Oddly, and in the same week, an emerging power, China will in all likelihood confirm Xi Jinping as the next President of China without open competitive elections of the American or Western type. While there are clear contrasts between leadership selection in the United States and China, there are also similarities that highlight complex processes in both these two countries.
The most obvious and overarching, which in my view attest to the success of both nations, is the question of policy competence and the ability to lead a nation at a particular historical juncture in its nation-building process. Related to this, both leadership selection processes have as a leitmotif, the renewal of the state and the projection of the country into the future. In the case of China, this implies a new generation of leaders entering the senior echelons of the Central Committee and Politburo.
For the United States, renewal comes in the form of setting new priorities, new political personnel and infusing the country with new energy and hope. Both these processes speak to state and institution building and eventually consolidation.
In several ways, such processes contribute to nation-building. This is more so the case for the United States with Obama symbolising frontier thinking in the United States.
With Swapo moving into higher electoral gear in light of the impeding congress later this month, it is fitting to reflect on how the internal and external debate about Swapo plays itself out with regard to leadership succession and its relationship to these issues.
To start with the obvious, from the outside there is no coherent and consistent debate which speaks to some of the key challenges facing Namibia and the value-added of this or that leader. What we have observed is a little bit of this and a little bit of that, without pondering the length and depth of where we are as a country and how leadership should project Namibia.
From the inside, which I think is also a reflection and mirror image of what happens on the outside, the leadership conversation does not speak to the crucial challenges facing Namibia as a country. It mainly speaks to the spoils of power tout court.
Civil society is quick to blame the ruling party Swapo for this dangerous status quo conversation around power. Yet, it is not sufficiently vibrant and has not created, consistently that is, avenues for a continuous conversation that speak to the business of our future as a country.
Worse, it does not seek to frame our conversation in terms of the structural flaws that characterise this country. It always avoids the tough questions, unless it is affected directly by government policy-choices.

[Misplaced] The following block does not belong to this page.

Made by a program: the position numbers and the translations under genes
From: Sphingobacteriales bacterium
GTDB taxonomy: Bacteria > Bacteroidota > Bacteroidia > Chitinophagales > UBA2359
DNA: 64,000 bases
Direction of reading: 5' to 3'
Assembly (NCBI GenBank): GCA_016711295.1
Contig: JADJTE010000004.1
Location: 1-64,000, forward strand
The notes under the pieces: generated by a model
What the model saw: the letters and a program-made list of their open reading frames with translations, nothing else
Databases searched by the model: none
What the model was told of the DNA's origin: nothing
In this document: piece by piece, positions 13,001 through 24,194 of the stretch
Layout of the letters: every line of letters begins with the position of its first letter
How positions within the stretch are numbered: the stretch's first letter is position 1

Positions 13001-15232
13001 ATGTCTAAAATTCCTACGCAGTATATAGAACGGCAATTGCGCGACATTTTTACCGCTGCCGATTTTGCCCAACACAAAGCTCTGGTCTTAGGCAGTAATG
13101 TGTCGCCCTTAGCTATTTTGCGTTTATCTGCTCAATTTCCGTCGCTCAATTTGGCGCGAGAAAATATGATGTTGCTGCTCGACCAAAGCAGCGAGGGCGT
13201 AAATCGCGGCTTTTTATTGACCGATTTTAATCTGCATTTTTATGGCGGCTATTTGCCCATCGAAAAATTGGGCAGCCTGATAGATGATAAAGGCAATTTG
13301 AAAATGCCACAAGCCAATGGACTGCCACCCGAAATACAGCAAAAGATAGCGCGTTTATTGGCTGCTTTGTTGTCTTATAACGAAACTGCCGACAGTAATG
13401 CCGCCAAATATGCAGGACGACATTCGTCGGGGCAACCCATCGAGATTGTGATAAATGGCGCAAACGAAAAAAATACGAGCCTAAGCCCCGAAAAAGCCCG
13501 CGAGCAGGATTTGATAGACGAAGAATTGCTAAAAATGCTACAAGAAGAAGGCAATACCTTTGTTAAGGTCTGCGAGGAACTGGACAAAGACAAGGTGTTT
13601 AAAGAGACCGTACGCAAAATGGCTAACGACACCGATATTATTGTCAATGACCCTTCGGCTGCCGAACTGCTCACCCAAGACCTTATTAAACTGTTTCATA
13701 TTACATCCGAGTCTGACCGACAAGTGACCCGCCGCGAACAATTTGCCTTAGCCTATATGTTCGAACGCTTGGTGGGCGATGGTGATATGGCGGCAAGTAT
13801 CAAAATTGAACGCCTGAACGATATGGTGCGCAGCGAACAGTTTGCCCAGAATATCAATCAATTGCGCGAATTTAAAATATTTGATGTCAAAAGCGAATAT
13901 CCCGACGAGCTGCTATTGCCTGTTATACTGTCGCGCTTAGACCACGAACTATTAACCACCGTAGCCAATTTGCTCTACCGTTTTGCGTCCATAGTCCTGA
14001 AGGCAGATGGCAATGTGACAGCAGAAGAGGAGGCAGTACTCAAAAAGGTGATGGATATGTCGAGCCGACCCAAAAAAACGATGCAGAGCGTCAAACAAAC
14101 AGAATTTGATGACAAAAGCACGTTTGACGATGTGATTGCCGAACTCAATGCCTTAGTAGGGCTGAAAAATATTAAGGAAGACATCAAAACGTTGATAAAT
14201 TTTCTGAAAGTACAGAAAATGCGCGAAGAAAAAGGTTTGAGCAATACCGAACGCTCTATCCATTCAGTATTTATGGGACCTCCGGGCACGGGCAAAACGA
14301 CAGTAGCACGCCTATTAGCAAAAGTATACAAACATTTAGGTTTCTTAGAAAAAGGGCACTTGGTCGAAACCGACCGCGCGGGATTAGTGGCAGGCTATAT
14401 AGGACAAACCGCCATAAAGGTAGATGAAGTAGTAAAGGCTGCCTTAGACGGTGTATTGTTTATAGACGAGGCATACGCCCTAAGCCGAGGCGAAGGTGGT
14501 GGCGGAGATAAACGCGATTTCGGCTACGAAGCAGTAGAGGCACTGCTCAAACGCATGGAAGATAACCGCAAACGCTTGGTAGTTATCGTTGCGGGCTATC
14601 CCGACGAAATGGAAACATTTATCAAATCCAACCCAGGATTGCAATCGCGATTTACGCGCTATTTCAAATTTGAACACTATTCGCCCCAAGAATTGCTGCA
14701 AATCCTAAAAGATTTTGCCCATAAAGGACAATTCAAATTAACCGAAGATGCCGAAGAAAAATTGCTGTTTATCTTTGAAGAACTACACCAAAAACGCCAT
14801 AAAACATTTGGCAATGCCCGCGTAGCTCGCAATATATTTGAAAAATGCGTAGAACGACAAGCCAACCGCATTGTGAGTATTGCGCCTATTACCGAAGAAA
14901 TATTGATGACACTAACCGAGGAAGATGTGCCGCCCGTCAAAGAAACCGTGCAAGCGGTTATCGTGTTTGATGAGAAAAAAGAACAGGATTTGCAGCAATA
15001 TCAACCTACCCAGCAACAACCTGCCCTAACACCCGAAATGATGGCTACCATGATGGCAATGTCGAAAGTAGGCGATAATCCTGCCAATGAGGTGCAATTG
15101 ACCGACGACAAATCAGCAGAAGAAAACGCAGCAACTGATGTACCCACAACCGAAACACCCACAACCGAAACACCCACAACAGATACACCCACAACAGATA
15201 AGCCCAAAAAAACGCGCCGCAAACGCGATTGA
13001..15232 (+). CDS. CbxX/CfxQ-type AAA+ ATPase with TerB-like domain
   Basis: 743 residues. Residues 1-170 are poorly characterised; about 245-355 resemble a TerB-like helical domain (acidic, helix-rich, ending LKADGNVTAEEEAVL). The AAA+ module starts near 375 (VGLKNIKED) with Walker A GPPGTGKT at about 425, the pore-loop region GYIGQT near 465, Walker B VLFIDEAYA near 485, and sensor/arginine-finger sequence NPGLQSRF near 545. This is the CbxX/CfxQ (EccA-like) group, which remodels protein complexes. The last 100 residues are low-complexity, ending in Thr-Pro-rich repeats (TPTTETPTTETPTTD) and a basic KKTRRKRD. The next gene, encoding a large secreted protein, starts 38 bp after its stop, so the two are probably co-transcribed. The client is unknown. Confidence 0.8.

I am of course referring here to the structural flaws of the apartheid economy, which perpetuate inequalities. More important, there is no place for a conversation about black-white relations,and the impact of this on our political and economic geography.
The choice by white business to accommodate a few token blacks who act as conduits to politicians has not led to the desired creation of black industrialists and substantive businessmen and women. Similarly, appointing token blacks to lead institutions or allowing them to buy shares, without promoting organic black businesses has further entrenched dependency in black-white relations.
In addition to this, the conversation about the ethnicisation of our politics is one that is hardly addressed at any of these levels. We have observed in recent years how professionals have retreated to the politics of tribes and ethnicity.
Yet, having this conversation is likely to determine whether Namibians will live past each other or as a united people.
Instead, what we have observed is an opportunistic and zero-sum approach to such issues. Why do we need in light of congress a substantive conversation about these within Swapo and outside? Why are these important in the selection of leaders? First, as a country we have seen the best of what we could be. I frame this conversation this way because we have depleted the current resources.
The template of the past twenty-three years is no longer adapted to the business of the future. It is a template that belongs to the past for it has chosen accommodation and political expediency as twin-means to delay the hard choices we have to make as a country. Second, the inability to make these hard choices has had an impact on nation building. As such, we have been living on borrowed time with regard to nation building.
The rank and file in Swapo at congress is faced at the end of this month, with the choices of substantive nation building, competence and leadership/national renewal. Anything else that does not speak to these should be seen as a regressive agenda that goes against transformation.
How Congress delegates speak to these issues and where their hearts and minds lie on them would crucially determine the vote they will cast. Namibians on the margins of Swapo, but who are key stakeholders in the future of this country should be obsessed with how we can severally contribute and shape this important conversation about the transformation of our country.
Alfredo Tjiurimo HENGARI is Head of the South African Foreign Policy and African Drivers Programme at the South African Institute of International Affairs, based at the University of the Witwatersrand, Johannesburg.